The markets have seen plenty of stories like Titan Machinery (Nasdaq:TITN) - stories where a company uses debt to consolidate a highly-fragmented, low-margin industry where the hope is that scale can ultimately improve those margins. Many of these stories hit the rocks when acquisition-fueled growth peters out and/or operational missteps make the debt load unmanageable. There's no guarantee that Titan Machinery will meet this same fate, but investors would do well to realize the risks that come with the apparent undervaluation here.

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Solid Growth in Fiscal Third Quarter, but with Some Mixed Challenges
Titan Machinery continues to outgrow agriculture OEMs such as Deere (NYSE:DE), AGCO (NYSE:AGCO) and CNH (NYSE:CNH) (the company whose equipment Titan Machinery sells) in North America. Impressively, this growth doesn't seem to be just a byproduct of acquisitions. For the fiscal third quarter, Titan reported that revenue rose 38% , beating the average sell-side guess by a low teens margin. Equipment sales rose 46%, with parts and service both up 12% and rental revenue up 25%. Overall agriculture-related revenue rose 39% and made up more than 80% of sales. Most impressive to me, however, was the fact that organic revenue growth came in at 24% (though the company doesn't break it down by segment).

Margins came in a little mixed, though not necessarily for bad reasons. The company's gross margin declined by 130bp and missed the average estimate by about half a point. Interestingly, segment gross margin was steady or up pretty much across the board - equipment margins were flat, parts margins improved 60bp, service margins declined 30bp and rental margins rose 50bp. What happened here, then, was a mixed issue - Titan Machinery sold quite a bit more of that lower-margin equipment this quarter.

Titan management deserves credit, however, for making up some of that through more efficient operations. Operating income rose 26% and the operating margin only shrank half a point, missing estimates by about 20bp. Segment profits saw agriculture up strongly (30%), while construction declined significantly (down 84%).

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Survey Says ... Be Cautious
Various dealer and farmer surveys conducted by analysts following Titan, Deere, AGCO and CNH have indicated some reasons for cautious optimism. Those surveys suggested a solid fall (which showed up in Titan's strong equipment sales), as the harvest came in early and farmers looked ahead to the next planting season. On the other hand, there's more caution in the market now than before, as inventory levels of used equipment are still relatively high and the North American ag cycle is getting a little long in the tooth.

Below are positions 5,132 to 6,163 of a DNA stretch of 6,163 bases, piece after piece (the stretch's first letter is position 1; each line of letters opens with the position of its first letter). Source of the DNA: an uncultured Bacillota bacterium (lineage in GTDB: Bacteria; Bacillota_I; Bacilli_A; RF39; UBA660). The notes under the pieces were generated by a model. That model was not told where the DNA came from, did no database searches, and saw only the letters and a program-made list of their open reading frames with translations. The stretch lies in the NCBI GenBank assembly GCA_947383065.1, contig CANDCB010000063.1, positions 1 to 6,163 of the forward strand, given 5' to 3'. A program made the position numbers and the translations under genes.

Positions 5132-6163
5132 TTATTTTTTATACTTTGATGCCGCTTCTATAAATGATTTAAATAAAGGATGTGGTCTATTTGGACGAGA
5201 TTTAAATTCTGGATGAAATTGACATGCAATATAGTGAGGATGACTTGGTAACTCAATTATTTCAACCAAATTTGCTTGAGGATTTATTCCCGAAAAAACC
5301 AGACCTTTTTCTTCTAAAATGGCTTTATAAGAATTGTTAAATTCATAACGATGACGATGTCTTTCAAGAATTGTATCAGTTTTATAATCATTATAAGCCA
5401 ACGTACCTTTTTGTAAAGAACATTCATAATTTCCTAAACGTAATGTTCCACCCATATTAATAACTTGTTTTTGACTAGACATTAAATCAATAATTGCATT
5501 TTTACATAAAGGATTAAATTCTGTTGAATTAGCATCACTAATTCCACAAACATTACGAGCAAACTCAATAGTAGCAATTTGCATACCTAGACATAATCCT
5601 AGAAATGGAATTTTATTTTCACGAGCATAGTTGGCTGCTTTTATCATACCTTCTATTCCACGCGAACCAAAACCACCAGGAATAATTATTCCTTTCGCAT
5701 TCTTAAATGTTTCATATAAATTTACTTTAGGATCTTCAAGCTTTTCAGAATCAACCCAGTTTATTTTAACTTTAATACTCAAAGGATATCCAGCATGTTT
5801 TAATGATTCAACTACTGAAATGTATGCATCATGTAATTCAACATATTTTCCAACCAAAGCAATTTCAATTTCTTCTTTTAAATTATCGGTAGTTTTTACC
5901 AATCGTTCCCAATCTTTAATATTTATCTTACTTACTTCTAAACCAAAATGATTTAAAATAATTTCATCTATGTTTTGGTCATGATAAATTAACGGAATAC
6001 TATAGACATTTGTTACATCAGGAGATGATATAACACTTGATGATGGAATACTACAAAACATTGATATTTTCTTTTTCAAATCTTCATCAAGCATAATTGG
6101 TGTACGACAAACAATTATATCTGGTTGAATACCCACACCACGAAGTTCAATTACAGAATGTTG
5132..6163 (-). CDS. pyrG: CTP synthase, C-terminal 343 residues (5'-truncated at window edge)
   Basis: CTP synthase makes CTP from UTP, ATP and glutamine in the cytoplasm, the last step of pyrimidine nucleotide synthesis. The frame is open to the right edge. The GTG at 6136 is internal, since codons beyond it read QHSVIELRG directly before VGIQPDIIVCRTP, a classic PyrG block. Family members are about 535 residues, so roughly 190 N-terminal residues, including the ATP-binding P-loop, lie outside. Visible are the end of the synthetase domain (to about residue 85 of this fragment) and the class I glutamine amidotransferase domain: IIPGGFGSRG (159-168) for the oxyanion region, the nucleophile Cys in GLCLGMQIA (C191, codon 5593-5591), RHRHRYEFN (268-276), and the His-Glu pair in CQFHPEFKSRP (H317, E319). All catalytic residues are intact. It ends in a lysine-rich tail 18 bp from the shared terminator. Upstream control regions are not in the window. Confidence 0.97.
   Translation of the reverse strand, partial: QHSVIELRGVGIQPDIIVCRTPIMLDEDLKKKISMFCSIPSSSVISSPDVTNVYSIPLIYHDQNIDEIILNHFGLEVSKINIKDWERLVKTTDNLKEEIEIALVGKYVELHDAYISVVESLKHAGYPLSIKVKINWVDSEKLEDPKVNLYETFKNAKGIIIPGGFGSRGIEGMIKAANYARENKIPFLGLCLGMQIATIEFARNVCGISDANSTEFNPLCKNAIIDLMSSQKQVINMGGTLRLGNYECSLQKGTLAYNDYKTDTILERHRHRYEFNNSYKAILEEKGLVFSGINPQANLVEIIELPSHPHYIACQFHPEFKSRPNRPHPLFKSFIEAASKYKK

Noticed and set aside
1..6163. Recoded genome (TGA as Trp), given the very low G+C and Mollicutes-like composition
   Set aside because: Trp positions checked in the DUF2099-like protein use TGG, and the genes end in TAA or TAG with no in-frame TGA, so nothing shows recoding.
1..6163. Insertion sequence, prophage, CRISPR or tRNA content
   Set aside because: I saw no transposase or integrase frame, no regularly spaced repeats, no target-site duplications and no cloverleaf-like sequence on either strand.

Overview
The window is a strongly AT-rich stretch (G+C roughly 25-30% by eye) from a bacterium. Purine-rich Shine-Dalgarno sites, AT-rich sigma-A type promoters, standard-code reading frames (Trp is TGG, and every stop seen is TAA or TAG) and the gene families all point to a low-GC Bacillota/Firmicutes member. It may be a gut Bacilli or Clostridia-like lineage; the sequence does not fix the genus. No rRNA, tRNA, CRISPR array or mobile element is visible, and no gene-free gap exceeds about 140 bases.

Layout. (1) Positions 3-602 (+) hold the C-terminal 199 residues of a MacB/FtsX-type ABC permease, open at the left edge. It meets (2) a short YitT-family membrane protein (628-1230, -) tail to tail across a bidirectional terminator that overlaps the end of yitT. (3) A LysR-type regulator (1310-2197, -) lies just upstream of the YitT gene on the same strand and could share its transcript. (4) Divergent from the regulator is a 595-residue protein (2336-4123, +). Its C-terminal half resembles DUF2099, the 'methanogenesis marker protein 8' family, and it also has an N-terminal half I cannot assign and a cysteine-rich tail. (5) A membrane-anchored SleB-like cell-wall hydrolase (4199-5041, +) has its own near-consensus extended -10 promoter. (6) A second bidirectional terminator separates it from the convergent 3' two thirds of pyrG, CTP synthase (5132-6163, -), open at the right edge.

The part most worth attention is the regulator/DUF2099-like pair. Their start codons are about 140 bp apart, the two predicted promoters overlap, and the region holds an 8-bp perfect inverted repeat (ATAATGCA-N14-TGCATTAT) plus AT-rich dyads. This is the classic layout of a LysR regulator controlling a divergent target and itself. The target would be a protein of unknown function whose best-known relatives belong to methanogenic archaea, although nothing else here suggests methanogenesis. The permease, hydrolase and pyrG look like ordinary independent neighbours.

That doesn't mean huge declines are ahead, though. There is certainly a risk that depreciation incentives that expire at year-end pulled demand forward, but crop prices are still quite high and interest rates are very low. Generally speaking, those are pretty good conditions for ag equipment.

A Logical Plan, but a Risky One
As I wrote in the intro, investors have seen the Titan Machinery business model before, and many times the companies end up struggling to produce organic revenue growth and manage the debt they take on in their acquisition binges.

It's not a given that Titan has to follow the same path, though. For starters, there's a high-margin parts and service business here to compliment the OEM/used equipment sales, and a large percentage of Titan's buyers return to their dealerships for service. Titan is also moving into Eastern Europe (with stores in Romania and Bulgaria and expansion into the Ukraine on the way), an area where the agricultural equipment infrastructure is old and inefficient and where CNH has good share. It would likely help Titan if CNH were to improve its small tractor line-up (an area where AGCO is stronger), but that's more of a long-term development.

The Bottom Line
Examples such as Penske Automotive (NYSE:PAG) and United Rentals (NYSE:URI) do suggest that acquisition/roll-up plans can work in the equipment and vehicle dealership/rental markets, though they admittedly serve very different customers and end-markets. The key, in my view, is to not gorge on debt in the pursuit of growth and scale.

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Businesses such as Titan are hard to evaluate with a traditional cash flow analysis because of the huge short-term financing needs and large year-to-year shifts in inventory. Consequently, I suggest investors consider the company's "structural free cash flow," that is, free cash flow excluding the working capital changes. If Titan can grow this cash flow by a mid-to-high single digit clip, fair value looks to be in the low $30s and Titan looks like a promising, albeit risky, prospect.

At the time of writing, Stephen D. Simpson did not own any shares in any company mentioned in this article.

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